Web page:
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Sound Design By Octaves

The sound system design process must use a practical frequency resolution. While some are pushing for more, many aren't using what they've got.

IT'S HARD to imagine designing a sound system without a few engineering calculations. Granted, on very small systems you can probably just throw together a system by intuition, and it will produce an acceptable level of performance. As the system size and complexity increase, it becomes increasingly necessary to belay guessing and get it right. The worst thing that can happen is that it comes up short on one of the key performance requisites (level, bandwidth, coverage, or intelligibility). Fixes for such problems are always expensive, and usually involve replacing or adding gear.

The antenna delusion

Loudspeakers are often assumed to behave like antennas or light fixtures, devices whose energy radiation characteristics are fairly uniform with frequency. But nothing could be further from the truth. That “90x50” device you've pointed at the back row likely becomes increasingly directional at higher frequencies and less directional at lower frequencies. Failure to consider this in a system design can lead to disappointment regarding its performance.

Sound systems are broadband, typically spanning at least five to eight octaves. This ensures that virtually every loudspeaker specification will vary significantly with frequency. This is one reason why graphs are needed to describe loudspeaker specifications, and why the horizontal axis is that of logarithmic frequency. Clearly an appropriate frequency resolution is needed to predict the performance of a system design. The logical approach is to “divide and conquer” regarding the spectral performance of the system. You not only have to make sure that the coverage is adequate, but make sure that it's adequate over the entire bandwidth of the system. So, let's look at the possibilities for dividing up the spectrum.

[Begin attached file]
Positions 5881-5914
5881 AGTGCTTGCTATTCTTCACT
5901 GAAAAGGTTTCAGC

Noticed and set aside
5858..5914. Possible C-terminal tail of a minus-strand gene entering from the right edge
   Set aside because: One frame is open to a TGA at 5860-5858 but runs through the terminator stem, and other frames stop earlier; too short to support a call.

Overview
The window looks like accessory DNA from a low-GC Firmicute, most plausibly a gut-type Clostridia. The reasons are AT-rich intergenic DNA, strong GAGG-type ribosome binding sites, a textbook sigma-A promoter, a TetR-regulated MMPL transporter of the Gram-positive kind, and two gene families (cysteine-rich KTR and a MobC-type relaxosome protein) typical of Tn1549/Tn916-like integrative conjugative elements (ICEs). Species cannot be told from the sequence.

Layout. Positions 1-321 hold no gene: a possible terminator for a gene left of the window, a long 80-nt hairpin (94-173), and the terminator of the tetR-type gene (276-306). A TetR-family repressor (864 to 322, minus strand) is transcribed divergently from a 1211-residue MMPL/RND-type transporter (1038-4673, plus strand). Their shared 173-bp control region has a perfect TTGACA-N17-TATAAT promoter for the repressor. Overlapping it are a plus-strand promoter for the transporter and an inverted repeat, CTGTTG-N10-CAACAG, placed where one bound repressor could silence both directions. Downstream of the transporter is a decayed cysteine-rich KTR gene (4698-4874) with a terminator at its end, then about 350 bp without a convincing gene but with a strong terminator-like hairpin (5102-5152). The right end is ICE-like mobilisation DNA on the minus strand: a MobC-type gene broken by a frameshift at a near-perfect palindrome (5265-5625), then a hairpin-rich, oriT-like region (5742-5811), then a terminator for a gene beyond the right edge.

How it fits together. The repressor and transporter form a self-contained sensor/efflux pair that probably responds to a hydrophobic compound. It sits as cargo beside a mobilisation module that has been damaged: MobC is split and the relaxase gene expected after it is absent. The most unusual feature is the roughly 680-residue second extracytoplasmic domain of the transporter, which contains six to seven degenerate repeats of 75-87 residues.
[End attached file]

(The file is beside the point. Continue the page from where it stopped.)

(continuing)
What are the choices?

Decades — A decade is a 10:1 frequency ratio. There are three decades in the audible spectrum: 20 Hz to 200 Hz, 200 Hz to 2 kHz, and 2 kHz to 20 kHz. These are often referred to respectively as lows, mids, and highs. This is a logical division of the spectrum when it's considered that a single transducer (i.e. vibrating piston) can only have about one decade of bandwidth when producing the levels needed for sound reinforcement. Ever notice how many three-way loudspeakers are on the market? There's a good reason for this. If loudspeakers could be designed that maintained their directivity for a full decade, then one decade would be a logical frequency resolution for designing sound systems — at least regarding coverage. This tasks the sound system designer with performing at least three iterations of the loudspeaker system design process: one for the lows, one for the mids, and one for the highs. Due to the frequency-dependence of the loudspeaker's coverage, each of these decades will require different approaches for achieving optimum performance, even if all three components are housed in the same enclosure. Decade resolution is a logical choice for designing loudspeaker systems and choosing their respective amplifiers. System designers should begin with the mid-frequency decade and work from there. While decade resolution is adequate for loudspeaker and amplifier selection, a finer resolution will be required for some of the key performance metrics.